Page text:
Why Behavior Matters

Posted on January 14, 2013

Three good reasons why anyone who cares about communication should care about behavior
by Amy Yeager

In my last blog post, I talked briefly about some recent critiques of overhyped, oversimplified neuroscience and highlighted one major benefit of looking beyond the brain: we can rediscover the value of studying behavior. In the work that my colleagues and I do—helping individuals and groups to understand and resolve their communication problems—focusing on behavior is crucial to success, for three interrelated reasons. These three reasons are the subject of this week’s post.

1. Communication is behavior. It’s something that we do.
It’s easy to lose sight of this simple fact because behavior seems so ordinary, and communication seems so very special. Communication is language, arguably the primary factor distinguishing us from “lower” species. We associate communication with deeply meaningful mental content: our beliefs, concepts, intentions, and attitudes. In contrast, behavior is just… doing stuff. And any old animal can do that.

But the reality is that the substance of communication is behavior: the process of saying things, whether out loud, to ourselves, or through writing. If we want to understand why we communicate in certain ways—why people yell at their employees, complain about their kids, or constantly worry about the future—the things we need to understand are behaviors (yelling, complaining, or worrying). And if we want to improve our communication, the way we need to do that is by changing behaviors.

2. Like all behavior, communication is interactive.
We don’t communicate in a vacuum, with our brains spontaneously generating thoughts out of thin air. We’re always responding to something, whether it’s our own thoughts and feelings, questions or comments from somebody else, or external events and circumstances.

If you want to understand why your boss repeatedly shoots down your ideas, you can’t just consider her personality or the inner workings of her brain. You need to look at the interactions between the two of you, including both what you do and what she does in response. Likewise, if you want to understand why you have trouble being assertive, you need to look beyond your personality and brain and consider the specific situations in which you fail to assert yourself.

3. The most direct way to change our communication is to change our behavioral responses.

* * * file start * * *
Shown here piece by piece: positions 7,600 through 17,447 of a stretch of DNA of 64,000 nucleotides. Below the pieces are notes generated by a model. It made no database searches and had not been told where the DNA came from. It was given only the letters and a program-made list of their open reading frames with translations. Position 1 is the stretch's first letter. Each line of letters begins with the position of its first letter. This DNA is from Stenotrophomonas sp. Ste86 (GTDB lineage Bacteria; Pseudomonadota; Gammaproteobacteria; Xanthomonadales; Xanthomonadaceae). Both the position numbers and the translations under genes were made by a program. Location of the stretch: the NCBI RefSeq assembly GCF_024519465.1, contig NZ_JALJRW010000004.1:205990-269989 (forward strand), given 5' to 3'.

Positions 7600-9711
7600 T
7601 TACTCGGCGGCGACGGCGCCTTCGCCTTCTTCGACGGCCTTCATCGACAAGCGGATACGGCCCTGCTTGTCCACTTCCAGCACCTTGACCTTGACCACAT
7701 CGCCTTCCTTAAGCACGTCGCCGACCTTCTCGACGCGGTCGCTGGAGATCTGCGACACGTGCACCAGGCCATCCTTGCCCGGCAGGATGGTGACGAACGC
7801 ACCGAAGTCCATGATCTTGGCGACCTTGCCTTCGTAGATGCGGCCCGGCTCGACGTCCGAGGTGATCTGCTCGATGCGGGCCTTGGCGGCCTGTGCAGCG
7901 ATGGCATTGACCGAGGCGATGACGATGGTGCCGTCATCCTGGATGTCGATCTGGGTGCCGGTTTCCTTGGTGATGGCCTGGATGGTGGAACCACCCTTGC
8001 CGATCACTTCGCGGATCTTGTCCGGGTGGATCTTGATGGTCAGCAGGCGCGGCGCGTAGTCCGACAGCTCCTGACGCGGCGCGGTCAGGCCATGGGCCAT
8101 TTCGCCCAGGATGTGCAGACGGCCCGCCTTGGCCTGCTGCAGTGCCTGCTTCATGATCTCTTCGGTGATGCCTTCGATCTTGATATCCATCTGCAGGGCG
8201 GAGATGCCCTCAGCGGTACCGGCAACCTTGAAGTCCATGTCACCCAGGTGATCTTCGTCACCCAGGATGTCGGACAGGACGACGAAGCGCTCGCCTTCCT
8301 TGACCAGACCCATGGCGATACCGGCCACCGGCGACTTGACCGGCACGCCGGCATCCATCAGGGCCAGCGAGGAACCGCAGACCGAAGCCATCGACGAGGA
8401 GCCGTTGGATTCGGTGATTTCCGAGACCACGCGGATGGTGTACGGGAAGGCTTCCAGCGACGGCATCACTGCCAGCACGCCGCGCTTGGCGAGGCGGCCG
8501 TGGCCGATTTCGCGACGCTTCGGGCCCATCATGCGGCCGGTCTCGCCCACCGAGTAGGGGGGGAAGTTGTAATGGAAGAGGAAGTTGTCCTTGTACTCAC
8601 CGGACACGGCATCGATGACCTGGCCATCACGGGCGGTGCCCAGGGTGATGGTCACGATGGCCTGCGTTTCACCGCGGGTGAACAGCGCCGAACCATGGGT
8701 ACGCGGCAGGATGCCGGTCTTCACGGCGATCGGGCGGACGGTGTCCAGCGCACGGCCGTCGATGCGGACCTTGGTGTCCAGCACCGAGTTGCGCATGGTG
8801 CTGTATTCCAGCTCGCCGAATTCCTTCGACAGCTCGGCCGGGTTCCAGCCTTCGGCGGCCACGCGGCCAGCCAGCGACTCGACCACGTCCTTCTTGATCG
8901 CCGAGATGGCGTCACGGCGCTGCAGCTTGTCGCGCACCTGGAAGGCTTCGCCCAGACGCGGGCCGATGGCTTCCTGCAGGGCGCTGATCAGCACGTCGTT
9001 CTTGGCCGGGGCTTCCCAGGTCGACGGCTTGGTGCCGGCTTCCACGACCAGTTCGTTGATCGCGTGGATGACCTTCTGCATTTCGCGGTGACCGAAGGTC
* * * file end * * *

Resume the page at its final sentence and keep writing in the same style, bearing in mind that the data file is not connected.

Say you feel badly that you sometimes lose your temper and snap at your kids, and you want to start acting differently. You could try to shift the unconscious beliefs or attitudes that are fueling your irritation, which might take weeks or months of therapy, reading, and reflection. Or you could try to change the areas of your brain, or the chemicals within your brain, that you think are relevant to managing your anger—maybe by performing mental exercises or taking medication. This may or may not work, and may bring unwanted side effects. 

Alternatively, you could try a behavioral approach. You think about what actually happens when you snap at your kids: What specific conditions are present? What are you responding to? And what exactly do you do? A typical scenario may be that you arrive home from work tired, starving, and frazzled, and as soon as you walk in the door your children run over to you and start complaining. You let out a frustrated sigh and make an edgy comment like, “Why is everyone in this house always whining? Why can I never get five minutes of peace?!”

These details point the way to several specific steps you could take to change your behavior. You could keep some granola bars in your car for your evening commute, so you don’t get so hungry. You could set a new rule that when you get home at night, you get ten uninterrupted minutes to get yourself settled. And you could learn and practice more productive ways to respond to complaints, the behavior that seems to be setting you off.

And in fact, when you do make that kind of behavioral change, you are also changing your brain. More on that in future posts!

In the meantime, we welcome your comments. Let us know what you think, by commenting on this post or replying to @AmyEYeager on Twitter.


January 14, 2013 at 6:28 pm by Karen Ball

Spot on!